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Getting your kids into sailing? Make it fun!

by Mark Jardine on 20 Mar 20 March 2017
Family & Commodore's Weekend at Ripon © Ian Smith

By far the best way of increasing sailing participation is to get kids hooked on the sport. While we all know that sailing can be such an enjoyable pastime, persuading our own children of this can sometimes be a tricky task.

There are so many competing activities and pastimes on young people's radar nowadays that going sailing, and how that is done, can seem to them like a long-winded and difficult exercise. The last thing you want to hear is that they "can't be bothered".

The Open Meeting circuit for kids in racing is huge. Optimist, Cadet, Topper, 29er, Mirror, RS Feva, RS Tera and 420 fleets roam between the big UK sailing clubs for weekend events together with campervans, support RIBs and anxious parents wanting their children to be the next Ben Ainslie, Hannah Mills, Ian Walker, Alex Thomson or Dee Caffari. The reality is, and the stats are there to show it, that very few will make the leap into the British Sailing Team and even fewer still will go on to the Olympics, let alone win a medal. Competition at the top is tough and the attrition rate is high. The journey results in many broken dreams and a number of sailors quitting the sport entirely.

Family sailing has the advantage that it is also great fun for parents! If you own a yacht already you can take the kids out on it - on a good day - and just anchor up in a bay, maybe taking a kayak with you to explore the beach and have a barbecue. There are also dinghies such as Wayfarers, Wanderers, Scows, 2000s and many more which take passengers well, give kids their first taste of helming under supervision and in safety, and provide the fun 'transport' to a great day messing around on a secluded beach. With the pressures of everyday life so high, getting away for a few hours on a boat and playing on a beach can be extremely cathartic for adults as well.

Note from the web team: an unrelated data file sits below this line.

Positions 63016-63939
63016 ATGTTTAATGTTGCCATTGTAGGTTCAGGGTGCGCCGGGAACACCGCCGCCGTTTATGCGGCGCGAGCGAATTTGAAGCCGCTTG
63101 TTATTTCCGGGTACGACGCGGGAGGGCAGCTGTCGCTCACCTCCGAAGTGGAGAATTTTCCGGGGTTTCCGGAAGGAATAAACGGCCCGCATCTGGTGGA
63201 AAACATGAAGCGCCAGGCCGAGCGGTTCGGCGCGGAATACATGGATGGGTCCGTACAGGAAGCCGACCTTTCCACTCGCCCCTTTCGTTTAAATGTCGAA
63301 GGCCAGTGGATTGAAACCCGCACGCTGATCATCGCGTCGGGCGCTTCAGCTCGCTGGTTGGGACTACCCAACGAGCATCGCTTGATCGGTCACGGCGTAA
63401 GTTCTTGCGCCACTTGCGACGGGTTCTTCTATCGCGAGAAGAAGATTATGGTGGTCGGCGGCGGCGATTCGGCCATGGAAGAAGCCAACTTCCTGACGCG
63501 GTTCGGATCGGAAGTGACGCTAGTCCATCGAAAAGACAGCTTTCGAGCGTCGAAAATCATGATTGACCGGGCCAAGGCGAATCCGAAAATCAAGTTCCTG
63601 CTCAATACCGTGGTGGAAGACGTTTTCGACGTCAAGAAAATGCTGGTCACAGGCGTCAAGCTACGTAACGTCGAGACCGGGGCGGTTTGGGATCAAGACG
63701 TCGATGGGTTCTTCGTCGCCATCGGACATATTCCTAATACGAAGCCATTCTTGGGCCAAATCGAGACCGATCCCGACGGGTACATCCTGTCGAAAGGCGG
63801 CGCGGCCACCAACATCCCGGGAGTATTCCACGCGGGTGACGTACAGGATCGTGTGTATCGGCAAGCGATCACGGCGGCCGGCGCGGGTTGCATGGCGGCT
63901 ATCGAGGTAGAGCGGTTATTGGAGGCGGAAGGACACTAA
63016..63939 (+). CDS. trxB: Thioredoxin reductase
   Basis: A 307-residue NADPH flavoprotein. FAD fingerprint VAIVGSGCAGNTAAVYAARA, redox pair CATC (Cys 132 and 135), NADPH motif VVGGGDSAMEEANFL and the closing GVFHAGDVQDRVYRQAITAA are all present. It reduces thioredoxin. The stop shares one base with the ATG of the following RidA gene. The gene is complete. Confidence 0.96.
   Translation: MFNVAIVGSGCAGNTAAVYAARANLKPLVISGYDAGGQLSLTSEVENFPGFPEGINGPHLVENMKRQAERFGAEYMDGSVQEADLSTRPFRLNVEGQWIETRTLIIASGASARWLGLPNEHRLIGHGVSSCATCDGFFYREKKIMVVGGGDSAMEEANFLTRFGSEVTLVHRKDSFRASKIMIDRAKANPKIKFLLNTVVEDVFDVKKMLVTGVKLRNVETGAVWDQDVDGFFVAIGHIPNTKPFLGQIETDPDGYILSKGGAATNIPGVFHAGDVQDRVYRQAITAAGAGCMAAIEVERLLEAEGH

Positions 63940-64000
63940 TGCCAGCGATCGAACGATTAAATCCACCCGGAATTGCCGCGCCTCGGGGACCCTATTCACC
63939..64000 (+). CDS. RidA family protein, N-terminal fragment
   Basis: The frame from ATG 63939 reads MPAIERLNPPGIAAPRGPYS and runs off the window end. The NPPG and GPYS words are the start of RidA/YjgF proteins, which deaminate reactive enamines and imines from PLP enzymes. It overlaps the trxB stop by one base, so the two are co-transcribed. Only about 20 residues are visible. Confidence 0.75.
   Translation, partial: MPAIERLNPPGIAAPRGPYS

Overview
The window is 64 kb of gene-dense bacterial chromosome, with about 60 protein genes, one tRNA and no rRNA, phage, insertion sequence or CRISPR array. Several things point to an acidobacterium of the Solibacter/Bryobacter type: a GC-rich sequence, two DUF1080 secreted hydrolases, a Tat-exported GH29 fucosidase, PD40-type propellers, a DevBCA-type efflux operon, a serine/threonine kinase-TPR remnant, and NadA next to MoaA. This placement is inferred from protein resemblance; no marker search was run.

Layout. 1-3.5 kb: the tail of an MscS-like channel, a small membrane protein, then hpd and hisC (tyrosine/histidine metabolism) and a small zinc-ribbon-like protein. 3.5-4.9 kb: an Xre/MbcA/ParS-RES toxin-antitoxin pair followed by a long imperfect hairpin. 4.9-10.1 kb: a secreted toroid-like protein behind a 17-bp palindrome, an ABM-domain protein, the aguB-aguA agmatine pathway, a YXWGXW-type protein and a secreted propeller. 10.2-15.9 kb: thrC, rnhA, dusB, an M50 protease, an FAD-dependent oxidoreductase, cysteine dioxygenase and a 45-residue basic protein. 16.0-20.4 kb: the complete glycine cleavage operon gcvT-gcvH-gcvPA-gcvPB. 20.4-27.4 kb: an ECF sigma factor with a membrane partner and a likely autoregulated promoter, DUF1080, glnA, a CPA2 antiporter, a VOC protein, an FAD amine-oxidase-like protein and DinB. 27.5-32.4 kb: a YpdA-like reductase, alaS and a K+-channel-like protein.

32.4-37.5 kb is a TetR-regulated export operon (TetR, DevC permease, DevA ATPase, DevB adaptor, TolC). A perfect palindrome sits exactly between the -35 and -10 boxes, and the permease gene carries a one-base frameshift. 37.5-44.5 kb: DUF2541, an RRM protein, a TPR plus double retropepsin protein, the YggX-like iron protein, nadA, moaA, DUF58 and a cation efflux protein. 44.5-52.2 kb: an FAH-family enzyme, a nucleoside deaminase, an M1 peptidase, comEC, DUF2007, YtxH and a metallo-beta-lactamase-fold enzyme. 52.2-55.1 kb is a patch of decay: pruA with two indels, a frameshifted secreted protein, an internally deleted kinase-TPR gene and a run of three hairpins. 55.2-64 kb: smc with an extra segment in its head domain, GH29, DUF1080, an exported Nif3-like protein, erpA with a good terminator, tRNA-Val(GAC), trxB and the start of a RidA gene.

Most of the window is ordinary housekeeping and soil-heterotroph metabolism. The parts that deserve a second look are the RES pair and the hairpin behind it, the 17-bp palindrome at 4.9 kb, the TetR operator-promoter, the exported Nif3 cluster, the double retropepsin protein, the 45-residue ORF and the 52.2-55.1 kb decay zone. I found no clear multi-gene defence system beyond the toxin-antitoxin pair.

Some sailing clubs are superb at making sailing events enjoyable for kids. Results are often secondary to the activities, with racing confined to the morning and rafting, dressing up as pirates and passage sails down creeks, the highlights of a 'Cadet Week'. This is what sailing should be for kids; something that has them enthusing about their day when they get home rather than moaning that they, "only finished 14th". These Cadet Weeks also lead on nicely from the RYA's hugely successful 'Push the Boat Out' days which get so many people who are new to sailing out on the water. It's no surprise to see sailing clubs which arrange fun activities are thriving while some of those with a pure racing philosophy are watching their membership dwindle.

Salterns Sailing Club near Lymington is purely for kids. Situated on a waist-deep pond, kids can go out in Optimists, Scows and British Moths with parents on hand in waders should they get into difficulty. The club is for children and run by children, with a junior committee of 12 years olds making the decisions and running the club. It's an RYA Training Centre and runs two 'Moppy Camps' each year. The key message is always to help children enjoy sailing; that says it all really. Salterns is also successful in bringing top sailors into the sport, Land Rover BAR's Matt Cornwell being one of them: a top bowman and often regarded as one of the 'nicest people in sailing'. A coincidence?

Please don't get me wrong. I have nothing against sailors racing at a high level in the big classes and Britain's place at or near the top of worldwide sailing simply wouldn't be possible without it, but I feel the 'grounding' for a sailor has to be in the fun that it is. Make their first sailing a trip out to a beach for a barbecue on a beautiful day. Don't throw them in at the deep end, crewing in a frostbite series race in January. Once they've started to love sailing at an early age they'll always come back to the fun side of sailing, no matter how competitive their sailing becomes in the meantime.

What are your thoughts on making sailing fun? Have you got a favourite spot you like to sail to with your kids? Tell us using the facebook comments below or email me directly at .

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